The CiCLE classic takes place at the end of April each year, and if you find yourself in the Rutland area I’d thoroughly recommend going to spectate. The crowds were amazing, and with the race making several passes of the same area, you can watch the race several times from one location.

The RAF 100 Baton Relay is currently on its way around the country, so go and find them on Facebook and see who how they’re celebrating 100 years of the RAF.

Finding People To Cycle With

Finding People to Cycle With

Starting something new, like cycling, or getting the motivation to go out and ride can be difficult sometimes. There’s always something to tick off the to-do list, or you haven’t got enough time. Whatever the scenario, sometimes organising to go out with other people can be just the ticket to get you out. Whether you go 5 miles or 50, on the road or on the trail.

1.Find a cycling group to join.

Some of you might have ‘training’ rides you need to go on, and others may just cycle for the social side of it. Either way, riding with others is always more fun, or at least having the option to ride with others is. I totally relate to those day you just want to spend with yourself on the road or in the mountains. Anyway, my first top tip is to set aside days you can go on rides to meet new people. Find a Facebook group to organise a group of cyclists together and meet up to ride with no agenda or intentions. You don’t need to get back by a certain time, or obtain a certain amount of PB’s. All you need to do is get to know the new people you’re riding with. You’ll be able to gauge their ability against yours and if they go at a social pace for you to keep up with. Who knows, maybe you’ll find a new cycling buddy, and if not you’ve met someone new and had a good day on your bike.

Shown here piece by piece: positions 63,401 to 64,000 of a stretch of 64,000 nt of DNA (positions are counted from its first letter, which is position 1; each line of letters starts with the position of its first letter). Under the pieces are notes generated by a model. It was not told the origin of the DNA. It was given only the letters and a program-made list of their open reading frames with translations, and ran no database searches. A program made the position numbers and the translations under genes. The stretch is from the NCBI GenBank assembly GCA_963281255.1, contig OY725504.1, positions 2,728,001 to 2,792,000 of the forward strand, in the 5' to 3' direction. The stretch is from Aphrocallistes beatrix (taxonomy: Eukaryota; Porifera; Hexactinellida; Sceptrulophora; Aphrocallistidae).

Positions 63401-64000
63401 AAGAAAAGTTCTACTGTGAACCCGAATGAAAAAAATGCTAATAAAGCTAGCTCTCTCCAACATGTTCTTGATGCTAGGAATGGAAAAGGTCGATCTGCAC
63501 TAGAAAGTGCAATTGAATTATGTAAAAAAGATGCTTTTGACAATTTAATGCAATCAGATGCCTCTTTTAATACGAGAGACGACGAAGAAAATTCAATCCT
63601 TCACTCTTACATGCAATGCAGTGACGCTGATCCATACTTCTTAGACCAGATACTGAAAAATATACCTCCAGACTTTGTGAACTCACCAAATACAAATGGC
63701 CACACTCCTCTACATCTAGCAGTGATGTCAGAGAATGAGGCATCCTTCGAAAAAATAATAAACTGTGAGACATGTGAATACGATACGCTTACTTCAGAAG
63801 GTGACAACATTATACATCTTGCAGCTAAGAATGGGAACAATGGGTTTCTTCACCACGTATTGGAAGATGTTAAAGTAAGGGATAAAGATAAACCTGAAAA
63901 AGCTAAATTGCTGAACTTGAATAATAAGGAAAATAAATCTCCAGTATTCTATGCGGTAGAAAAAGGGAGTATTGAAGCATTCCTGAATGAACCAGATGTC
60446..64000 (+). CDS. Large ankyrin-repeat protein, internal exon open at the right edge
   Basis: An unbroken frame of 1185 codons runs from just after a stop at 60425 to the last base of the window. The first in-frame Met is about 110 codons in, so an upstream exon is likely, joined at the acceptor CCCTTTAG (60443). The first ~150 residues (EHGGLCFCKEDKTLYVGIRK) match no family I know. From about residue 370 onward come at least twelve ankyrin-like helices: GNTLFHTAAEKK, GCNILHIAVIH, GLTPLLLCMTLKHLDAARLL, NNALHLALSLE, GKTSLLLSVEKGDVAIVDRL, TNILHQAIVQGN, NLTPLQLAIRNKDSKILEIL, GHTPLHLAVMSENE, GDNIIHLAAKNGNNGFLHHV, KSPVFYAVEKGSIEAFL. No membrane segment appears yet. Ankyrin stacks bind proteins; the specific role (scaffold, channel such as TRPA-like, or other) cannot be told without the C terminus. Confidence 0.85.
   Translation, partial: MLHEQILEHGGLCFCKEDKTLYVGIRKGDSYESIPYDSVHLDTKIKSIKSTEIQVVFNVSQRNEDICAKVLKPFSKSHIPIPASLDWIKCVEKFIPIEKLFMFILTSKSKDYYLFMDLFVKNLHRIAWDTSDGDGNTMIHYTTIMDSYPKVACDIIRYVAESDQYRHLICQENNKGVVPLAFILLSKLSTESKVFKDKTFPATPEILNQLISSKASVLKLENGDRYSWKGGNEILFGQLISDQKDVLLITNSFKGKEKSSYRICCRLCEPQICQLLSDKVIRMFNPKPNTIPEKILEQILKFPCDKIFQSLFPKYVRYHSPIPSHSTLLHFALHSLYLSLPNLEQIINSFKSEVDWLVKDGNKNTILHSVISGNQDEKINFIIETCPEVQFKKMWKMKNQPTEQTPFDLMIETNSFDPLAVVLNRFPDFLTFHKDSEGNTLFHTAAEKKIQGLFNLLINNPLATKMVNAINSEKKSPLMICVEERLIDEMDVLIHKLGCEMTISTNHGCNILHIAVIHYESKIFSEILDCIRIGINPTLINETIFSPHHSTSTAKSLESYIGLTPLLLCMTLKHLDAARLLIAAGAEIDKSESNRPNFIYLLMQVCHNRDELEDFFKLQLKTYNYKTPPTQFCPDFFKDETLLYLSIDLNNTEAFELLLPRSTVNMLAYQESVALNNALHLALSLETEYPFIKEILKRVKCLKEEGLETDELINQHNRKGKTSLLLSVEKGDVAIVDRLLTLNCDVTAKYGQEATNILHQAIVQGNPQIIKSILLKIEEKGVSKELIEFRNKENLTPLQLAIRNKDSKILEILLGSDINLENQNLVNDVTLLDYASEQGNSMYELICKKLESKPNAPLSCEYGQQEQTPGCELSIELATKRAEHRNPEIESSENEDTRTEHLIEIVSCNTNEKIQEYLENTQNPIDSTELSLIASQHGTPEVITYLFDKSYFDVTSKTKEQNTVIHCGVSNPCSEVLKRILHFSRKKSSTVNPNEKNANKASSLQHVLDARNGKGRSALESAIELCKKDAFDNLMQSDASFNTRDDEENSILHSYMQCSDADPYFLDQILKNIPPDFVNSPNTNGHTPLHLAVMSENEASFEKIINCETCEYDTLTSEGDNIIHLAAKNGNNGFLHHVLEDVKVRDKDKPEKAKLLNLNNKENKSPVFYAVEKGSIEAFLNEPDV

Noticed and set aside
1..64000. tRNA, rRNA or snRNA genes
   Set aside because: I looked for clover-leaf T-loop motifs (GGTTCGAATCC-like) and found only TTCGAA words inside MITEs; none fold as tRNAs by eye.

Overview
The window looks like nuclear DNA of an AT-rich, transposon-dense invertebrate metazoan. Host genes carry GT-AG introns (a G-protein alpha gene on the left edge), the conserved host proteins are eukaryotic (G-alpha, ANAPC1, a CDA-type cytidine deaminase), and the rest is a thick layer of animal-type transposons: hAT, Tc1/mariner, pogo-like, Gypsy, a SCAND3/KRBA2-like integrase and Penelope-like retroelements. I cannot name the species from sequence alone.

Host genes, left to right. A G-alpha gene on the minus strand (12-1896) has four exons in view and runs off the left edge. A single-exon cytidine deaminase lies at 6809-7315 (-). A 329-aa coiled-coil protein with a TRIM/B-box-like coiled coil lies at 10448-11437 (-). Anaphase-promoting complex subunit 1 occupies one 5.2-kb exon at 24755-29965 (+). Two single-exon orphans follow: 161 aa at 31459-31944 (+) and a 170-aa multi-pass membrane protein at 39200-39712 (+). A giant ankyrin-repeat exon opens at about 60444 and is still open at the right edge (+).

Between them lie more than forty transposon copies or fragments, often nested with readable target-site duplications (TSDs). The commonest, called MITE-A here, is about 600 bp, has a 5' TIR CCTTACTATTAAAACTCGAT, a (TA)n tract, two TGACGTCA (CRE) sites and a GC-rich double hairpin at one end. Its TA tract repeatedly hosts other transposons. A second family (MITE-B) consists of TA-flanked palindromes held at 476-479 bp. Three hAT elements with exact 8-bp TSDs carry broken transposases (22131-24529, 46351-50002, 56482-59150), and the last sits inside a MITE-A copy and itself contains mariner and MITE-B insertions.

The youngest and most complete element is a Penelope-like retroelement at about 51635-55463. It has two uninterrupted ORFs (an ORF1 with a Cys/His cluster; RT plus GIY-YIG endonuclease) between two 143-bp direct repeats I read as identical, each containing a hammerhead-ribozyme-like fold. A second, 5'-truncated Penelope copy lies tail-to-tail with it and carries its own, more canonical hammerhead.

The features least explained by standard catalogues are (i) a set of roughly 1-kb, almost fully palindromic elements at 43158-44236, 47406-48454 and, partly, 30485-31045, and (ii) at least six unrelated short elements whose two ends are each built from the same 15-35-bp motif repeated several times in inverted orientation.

There will be a post coming out next week on good Facebook groups to join!

2.Go to cycling events local or further afield.

The best thing about Girls At Llandegla was so many of the girls managed to find new people to go cycling with. Some had only ridden with men before, so now they have a group of girls to go out with. To stop and take those all important Instagram snaps with and enjoy what’s around them.

3.Join a Breeze ride.

A few years ago British Cycling set up the Breeze initiative to encourage more women to ride bikes. With rides both on the road and trails, whatever you fancy doing you can head over to the British Cycling website to search for a ride in your area. Breeze rides are risk assessed roots graded on their difficulty, and mean you’ve got guaranteed riding buddies if you fancy riding somewhere new or local.

Oulton Park Spring Duathlon 2018

Oulton Park Duathlon 2018

My never ending habit of entering races last minute came about again recently. Less than two weeks prior to Oulton Park Duathlon I put in an entry. I was getting restless not competing, so I just thought I’d wing it as per normal. People train months for these things…I just chuck myself in at the deep end ha!

The closer the Duathlon got the more I wondered what the hell I was doing. I massively upped my training and managed to get a lot of running in. I felt guilty not getting out on my bike much, so I knew I’d rely on my ability to dig deep on my bike.

Feeling rather lethargic throughout the week I was praying that I wasn’t coming down with an illness. Luckily I felt a lot better come race day, but those nerves were still there questioning if I’d even complete it.

Arriving at Oulton Park, I (we including Ryan) were actually on time for once. I have a habit of making race mornings stressful because I’m running late.